Run the following commands in the command line to set download the files and software.

pip3 install https://dl.google.com/coral/python/tflite_runtime-2.1.0.post1-cp37-cp37m-linux_armv7l.whl

$ wget https://storage.googleapis.com/download.tensorflow.org/models/tflite/mobilenet_v1_1.0_224_quant_and_labels.zip

We use the MobileNet image classification model. MobileNet is a pretrained model, which means it has been trained on a very large dataset to classify over 1000 classes of images including people, objects, animals, etc.

image-classification.py

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Image Source: TensorFlow.org

from tflite_runtime.interpreter import Interpreter
from PIL import Image
import numpy as np
#load the model
interpreter = Interpreter(model_path="mobilenet_v1_1.0.224.tflite")
#allocate memory for the model
interpreter.allocate_tensors()
#get model input tensors details.
input_details = interpreter.get_input_details()
#gets model output details. Returns a list of output details.
output_details = interpreter.get_ouptut_details()
#load image from memory
img = Image.open(filename).convert("RGB")
#preprocess the image
img = img.resize((224, 224))
#converting image to an numpy array
input_data = np.array(img)
#np.expand_dims expands the shape of an array. This is done to take into account the *batch* dimension.
input_data = np.expand_dims(input_data, axis=0)
#Point data to be used for testing the interpreter and run it
interpreter.set_tensor(input_details[0]["index"], input_data)
#invoke the interpreter for inference
interpreter.invoke()
#Obtain Results. The function get_tensor() returns a copy of the tensor data.
predictions = interpreter.get_tensor(output_details[0]["index"])
#The model outputs a probability for every class it has been trained on, we take the top 10 most probable classes.
top_indices = np.argsort(predictions)[::-1][:10]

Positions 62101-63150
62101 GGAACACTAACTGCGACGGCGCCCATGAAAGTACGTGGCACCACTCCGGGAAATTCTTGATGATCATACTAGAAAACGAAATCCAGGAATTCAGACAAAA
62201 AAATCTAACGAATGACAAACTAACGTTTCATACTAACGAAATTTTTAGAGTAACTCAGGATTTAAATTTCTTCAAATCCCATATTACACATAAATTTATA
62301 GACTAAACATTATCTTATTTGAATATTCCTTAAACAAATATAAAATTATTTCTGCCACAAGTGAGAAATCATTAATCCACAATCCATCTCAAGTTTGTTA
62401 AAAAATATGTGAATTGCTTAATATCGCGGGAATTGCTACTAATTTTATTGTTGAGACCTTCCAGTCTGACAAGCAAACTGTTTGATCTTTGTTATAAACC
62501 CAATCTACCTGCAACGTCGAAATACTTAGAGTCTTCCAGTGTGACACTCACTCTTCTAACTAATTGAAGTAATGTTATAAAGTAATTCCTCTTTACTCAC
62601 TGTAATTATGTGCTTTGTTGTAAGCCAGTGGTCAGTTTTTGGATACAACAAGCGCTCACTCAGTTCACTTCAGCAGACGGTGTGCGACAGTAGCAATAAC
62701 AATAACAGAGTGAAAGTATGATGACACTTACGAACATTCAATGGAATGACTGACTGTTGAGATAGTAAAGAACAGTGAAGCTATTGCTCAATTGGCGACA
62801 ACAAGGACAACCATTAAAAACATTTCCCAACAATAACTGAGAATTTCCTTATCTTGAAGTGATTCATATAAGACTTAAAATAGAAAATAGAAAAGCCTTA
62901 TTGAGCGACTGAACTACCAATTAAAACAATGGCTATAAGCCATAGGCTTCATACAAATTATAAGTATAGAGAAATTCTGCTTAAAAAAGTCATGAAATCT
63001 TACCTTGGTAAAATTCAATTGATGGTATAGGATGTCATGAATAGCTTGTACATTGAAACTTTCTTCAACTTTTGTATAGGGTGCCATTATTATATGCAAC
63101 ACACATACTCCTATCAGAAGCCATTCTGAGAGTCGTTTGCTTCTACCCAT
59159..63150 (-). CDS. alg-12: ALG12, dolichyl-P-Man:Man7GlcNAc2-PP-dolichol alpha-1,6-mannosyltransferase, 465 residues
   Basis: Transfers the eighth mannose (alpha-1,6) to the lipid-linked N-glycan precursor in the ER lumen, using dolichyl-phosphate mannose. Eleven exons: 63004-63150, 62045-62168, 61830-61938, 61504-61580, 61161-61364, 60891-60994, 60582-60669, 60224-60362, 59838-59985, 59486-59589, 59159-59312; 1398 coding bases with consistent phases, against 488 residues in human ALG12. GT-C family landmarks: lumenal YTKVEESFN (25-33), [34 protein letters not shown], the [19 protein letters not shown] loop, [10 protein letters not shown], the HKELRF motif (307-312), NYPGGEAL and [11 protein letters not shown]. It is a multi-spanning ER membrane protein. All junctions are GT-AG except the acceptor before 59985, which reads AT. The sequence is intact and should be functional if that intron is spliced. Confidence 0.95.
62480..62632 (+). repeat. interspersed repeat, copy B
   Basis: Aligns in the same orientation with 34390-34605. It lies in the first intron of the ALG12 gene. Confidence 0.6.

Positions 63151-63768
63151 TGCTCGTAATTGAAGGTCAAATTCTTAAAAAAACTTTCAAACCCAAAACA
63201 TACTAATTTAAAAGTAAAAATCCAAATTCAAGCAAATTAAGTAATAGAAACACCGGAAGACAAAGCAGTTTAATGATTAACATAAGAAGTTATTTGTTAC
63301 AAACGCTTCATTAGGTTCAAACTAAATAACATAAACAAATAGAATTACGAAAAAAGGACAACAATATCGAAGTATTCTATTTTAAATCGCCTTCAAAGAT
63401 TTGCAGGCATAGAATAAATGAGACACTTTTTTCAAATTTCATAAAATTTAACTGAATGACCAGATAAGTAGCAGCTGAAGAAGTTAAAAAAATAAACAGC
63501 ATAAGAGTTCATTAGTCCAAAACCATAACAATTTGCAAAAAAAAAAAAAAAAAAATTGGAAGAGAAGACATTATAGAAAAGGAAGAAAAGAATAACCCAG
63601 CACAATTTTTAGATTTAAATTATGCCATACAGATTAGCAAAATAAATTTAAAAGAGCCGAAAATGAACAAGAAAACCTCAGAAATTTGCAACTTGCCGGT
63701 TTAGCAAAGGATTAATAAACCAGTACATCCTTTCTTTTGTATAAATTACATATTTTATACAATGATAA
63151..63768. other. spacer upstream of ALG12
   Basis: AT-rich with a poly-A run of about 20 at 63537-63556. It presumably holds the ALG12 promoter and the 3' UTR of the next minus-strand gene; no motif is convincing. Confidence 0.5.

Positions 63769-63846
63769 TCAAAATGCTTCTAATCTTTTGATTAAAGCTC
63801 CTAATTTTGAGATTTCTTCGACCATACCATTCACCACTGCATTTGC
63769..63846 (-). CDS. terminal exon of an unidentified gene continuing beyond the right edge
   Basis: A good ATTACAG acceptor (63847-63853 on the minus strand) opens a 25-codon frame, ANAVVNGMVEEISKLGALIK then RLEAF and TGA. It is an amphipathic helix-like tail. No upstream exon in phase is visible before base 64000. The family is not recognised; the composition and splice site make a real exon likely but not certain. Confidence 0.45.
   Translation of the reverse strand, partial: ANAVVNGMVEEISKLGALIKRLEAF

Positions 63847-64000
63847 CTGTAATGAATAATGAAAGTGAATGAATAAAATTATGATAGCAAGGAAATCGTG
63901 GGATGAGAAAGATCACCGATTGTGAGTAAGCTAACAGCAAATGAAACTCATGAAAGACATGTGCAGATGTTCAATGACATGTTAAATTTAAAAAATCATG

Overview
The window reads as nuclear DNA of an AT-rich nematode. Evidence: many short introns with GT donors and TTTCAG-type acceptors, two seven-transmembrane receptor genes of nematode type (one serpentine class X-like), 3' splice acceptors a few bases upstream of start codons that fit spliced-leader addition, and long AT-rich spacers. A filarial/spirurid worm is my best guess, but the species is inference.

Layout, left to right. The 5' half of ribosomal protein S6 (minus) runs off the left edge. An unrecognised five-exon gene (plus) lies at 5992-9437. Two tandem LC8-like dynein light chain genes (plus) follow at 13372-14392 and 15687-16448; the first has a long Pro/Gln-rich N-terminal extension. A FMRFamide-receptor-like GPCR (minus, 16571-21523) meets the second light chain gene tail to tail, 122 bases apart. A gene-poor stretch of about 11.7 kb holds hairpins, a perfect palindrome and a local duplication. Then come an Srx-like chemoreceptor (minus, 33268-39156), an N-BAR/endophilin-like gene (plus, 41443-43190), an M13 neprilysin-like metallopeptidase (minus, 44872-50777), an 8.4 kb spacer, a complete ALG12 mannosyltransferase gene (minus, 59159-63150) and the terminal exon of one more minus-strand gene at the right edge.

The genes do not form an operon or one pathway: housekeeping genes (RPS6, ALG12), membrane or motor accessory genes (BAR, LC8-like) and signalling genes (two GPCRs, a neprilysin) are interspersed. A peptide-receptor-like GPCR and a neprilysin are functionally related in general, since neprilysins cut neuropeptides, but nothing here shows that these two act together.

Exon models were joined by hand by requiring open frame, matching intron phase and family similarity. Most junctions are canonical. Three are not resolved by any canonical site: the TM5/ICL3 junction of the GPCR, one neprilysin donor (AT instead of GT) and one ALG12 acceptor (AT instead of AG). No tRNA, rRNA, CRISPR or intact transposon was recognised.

print(labels[top_indices[0]], predictions[top_indices[0]])

We can expect sample input and output to be.

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TensorFlow Lite and TensorFlow compatibility

TensorFlow lite supports a number of TensorFlow operations used for getting predictions. As TensorFlow operations are optimized for TensorFlow lite, they may be omitted or combined. Since the set of TensorFlow Lite operations is smaller than TensorFlow’s, not every model is convertible. Even for supported operations, very specific usage patterns are sometimes expected, for performance reasons. Please refer to this guide for complete list of supported and unsupported operations.

Conclusion

Machine Learning is a powerful tool which can help automate many tasks which are beyond the scope of classical programming, it is assumed that you need a powerful computing machine with a GPU to train models. But with the evolution of hardware and optimization of software for low-end computing devices, we can perform complex machine learning tasks on devices such as micro-controllers, mobile phones, smart home devices, etc.

Resources & References

  1. Free Udacity Course
  2. Full Code
  3. Image Classification
  4. TensorFlow Lite Guide
  5. McKinsey Co

About the author

Rohan Reddy

Rohan Reddy is an undergraduate student at the University of Hyderabad pursuing a degree in Computer Science. Rohan is particularly interested in machine learning and web development.

This article was contributed by a student member of Section's Engineering Education Program. Please report any errors or innaccuracies to enged@section.io.